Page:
Grant: How did you get into game design? What do you love most about it? What is something you struggle with?
Ryan: I have always had a desire to design games ever since I began playing D&D more than 30 years ago. I tinkered and toyed with some different concepts for both RPG’s and wargames but never really got very far. When I got back into gaming, I started getting that itch to design again. Also, I was teaching Graphic Communications at that time and one of the projects I would give my students was for them to design their own board game or card game. I thought that if I was going to ask my students to take on a project like this then I should be willing to do so as well. I thus started working on my first game, Space Race, about 4 years ago and my first wargame, Brave Little Belgium, about 2 years ago.
Grant: What attributes does it take to be a good designer?
Ryan: The most important attributes that a good designer must have are persistence, open mindedness, and a thick skin. Designing is not a quick process. To create each game takes a lot of research, a lot of design work, and a lot of revision. I have been working on Space Race for at least 4 years and on Brave Little Belgium for at least 2 years. You also must be open minded. Even the best designer in the world can create a game with flaws. You must therefore be willing to take the advice of others to heart and be willing to make changes to the game if warranted. Finally, you need to have a little bit of a thick skin. Not everyone is going to like your game and many people may trash it. Read or listen to what they have to say, use what you can to help you improve your future designs, and let the rest roll off.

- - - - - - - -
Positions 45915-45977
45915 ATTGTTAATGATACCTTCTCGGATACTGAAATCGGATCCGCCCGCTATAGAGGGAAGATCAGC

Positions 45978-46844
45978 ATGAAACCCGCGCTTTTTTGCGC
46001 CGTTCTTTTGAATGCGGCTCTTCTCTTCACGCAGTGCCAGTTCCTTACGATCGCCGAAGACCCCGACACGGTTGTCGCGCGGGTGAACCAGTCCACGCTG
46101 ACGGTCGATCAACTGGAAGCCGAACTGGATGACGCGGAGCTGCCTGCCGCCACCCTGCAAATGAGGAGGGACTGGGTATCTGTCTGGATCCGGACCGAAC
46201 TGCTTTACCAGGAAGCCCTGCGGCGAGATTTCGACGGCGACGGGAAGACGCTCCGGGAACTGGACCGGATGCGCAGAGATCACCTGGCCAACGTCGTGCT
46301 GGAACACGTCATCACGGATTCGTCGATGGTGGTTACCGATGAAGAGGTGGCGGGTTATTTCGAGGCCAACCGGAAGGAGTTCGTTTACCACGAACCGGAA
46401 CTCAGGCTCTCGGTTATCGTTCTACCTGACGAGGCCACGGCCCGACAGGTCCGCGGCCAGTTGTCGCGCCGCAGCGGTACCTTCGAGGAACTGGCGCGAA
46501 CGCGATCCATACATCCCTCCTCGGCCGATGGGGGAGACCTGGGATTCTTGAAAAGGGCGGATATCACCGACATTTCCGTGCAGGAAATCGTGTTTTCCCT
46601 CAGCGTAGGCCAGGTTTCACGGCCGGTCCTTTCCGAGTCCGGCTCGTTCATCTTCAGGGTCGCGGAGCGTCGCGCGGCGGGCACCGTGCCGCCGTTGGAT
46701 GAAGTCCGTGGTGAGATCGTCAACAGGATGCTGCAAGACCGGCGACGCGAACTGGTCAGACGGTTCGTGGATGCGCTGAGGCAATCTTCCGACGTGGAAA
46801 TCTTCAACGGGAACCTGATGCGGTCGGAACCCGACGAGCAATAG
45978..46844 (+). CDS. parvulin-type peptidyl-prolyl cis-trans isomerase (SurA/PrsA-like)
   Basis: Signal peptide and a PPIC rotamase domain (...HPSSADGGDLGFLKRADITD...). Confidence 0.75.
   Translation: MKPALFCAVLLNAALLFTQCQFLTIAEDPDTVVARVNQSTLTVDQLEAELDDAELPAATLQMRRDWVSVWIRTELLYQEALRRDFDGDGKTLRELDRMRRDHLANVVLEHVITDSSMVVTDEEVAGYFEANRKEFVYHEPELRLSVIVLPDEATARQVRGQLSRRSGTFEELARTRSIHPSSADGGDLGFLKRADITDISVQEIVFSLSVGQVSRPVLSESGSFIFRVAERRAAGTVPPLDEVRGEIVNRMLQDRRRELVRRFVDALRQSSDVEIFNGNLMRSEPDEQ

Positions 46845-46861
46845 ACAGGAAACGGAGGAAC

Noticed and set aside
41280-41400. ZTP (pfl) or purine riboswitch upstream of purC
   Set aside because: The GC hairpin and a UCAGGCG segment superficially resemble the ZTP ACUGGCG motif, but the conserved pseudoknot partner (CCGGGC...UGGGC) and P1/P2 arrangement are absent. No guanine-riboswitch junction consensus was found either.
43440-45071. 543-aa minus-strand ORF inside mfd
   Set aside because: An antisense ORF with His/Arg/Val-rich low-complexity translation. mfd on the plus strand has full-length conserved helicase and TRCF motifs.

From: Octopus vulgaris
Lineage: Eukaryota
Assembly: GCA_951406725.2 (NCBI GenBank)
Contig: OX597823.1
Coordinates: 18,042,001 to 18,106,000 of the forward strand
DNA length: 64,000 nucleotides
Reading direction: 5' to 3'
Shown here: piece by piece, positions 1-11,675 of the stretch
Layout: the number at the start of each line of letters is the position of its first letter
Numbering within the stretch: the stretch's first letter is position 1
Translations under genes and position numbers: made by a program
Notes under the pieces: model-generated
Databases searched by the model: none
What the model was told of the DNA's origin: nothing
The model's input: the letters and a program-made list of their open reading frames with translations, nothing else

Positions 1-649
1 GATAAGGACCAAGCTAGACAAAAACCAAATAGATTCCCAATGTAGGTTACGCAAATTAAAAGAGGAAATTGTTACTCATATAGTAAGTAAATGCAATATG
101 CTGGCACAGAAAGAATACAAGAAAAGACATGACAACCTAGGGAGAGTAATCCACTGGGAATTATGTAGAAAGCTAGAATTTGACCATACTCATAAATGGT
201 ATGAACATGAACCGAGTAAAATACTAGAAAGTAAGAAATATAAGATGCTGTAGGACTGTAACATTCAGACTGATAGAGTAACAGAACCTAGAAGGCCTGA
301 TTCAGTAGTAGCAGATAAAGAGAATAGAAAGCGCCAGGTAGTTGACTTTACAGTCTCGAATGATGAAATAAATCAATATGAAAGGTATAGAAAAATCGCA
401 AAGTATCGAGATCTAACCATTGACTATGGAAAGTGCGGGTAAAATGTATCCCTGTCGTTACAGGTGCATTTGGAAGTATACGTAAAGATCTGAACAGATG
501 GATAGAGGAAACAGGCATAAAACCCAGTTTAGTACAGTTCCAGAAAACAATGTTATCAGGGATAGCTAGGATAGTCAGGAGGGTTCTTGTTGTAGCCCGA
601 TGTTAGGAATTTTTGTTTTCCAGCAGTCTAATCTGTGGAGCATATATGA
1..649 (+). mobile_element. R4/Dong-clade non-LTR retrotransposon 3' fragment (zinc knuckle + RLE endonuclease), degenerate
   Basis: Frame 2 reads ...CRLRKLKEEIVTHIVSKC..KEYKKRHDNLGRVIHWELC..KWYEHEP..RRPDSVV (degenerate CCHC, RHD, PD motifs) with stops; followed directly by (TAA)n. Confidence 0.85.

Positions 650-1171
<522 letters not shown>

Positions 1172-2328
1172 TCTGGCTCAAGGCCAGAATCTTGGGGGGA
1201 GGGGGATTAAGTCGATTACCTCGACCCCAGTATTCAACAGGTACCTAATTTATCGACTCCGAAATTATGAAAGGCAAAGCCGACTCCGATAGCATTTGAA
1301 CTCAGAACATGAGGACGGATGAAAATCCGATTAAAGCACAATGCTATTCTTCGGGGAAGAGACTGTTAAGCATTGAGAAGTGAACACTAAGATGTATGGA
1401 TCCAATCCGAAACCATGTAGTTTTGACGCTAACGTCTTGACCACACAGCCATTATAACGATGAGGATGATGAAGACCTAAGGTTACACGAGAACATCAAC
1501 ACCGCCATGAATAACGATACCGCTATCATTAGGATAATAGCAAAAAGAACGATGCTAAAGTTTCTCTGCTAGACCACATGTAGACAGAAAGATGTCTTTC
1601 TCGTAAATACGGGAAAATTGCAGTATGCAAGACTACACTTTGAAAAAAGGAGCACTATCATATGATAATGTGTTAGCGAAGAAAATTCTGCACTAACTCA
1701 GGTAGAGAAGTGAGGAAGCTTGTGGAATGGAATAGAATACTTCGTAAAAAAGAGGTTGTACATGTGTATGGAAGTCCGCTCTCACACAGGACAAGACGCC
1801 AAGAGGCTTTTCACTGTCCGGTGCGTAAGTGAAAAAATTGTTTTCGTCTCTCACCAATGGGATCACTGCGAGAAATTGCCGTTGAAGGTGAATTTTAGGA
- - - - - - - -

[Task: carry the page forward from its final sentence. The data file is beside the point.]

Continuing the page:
Grant: What designers have influenced your designs?
Ryan: When I first started playing games, I never really paid much attention to the designers. Since I played a lot of D&D, I knew who Gary Gygax was but beyond that I did not really know who was making the games I played. It is only since I have gotten back into games that I have paid more attention to the designers of the games I was playing. I am not certain which ones specifically have influenced my designs as I find the design process to be very organic. Ideas for games and mechanics often come to me late at night when I am trying to get to sleep. I thus do not spend a lot of time thinking about which designers influenced which idea. I do know that I certainly enjoy buying and playing games by certain designers. Having just checked my BGG list, I was not very surprised to see that I had quite a few games by Martin Wallace. I really enjoying playing many of his games and especially like how he manages to seamlessly incorporate more euro-style mechanics into wargames. In addition, I also have quite a few Mark Herman games. Besides being quite prolific, he is a true genius in the gaming industry. His CDG games were quite revolutionary and have stood the test of time. Finally, I have been buying a lot of Tom Russell’s games. Even before signing a contract for my first game, Brave Little Belgium, with Tom’s company Hollandspiele, I had been playing several of his games and found the mechanics that he incorporates into them to be quite intriguing. Table Battles, for one, is a fascinating little game with tons of replayability.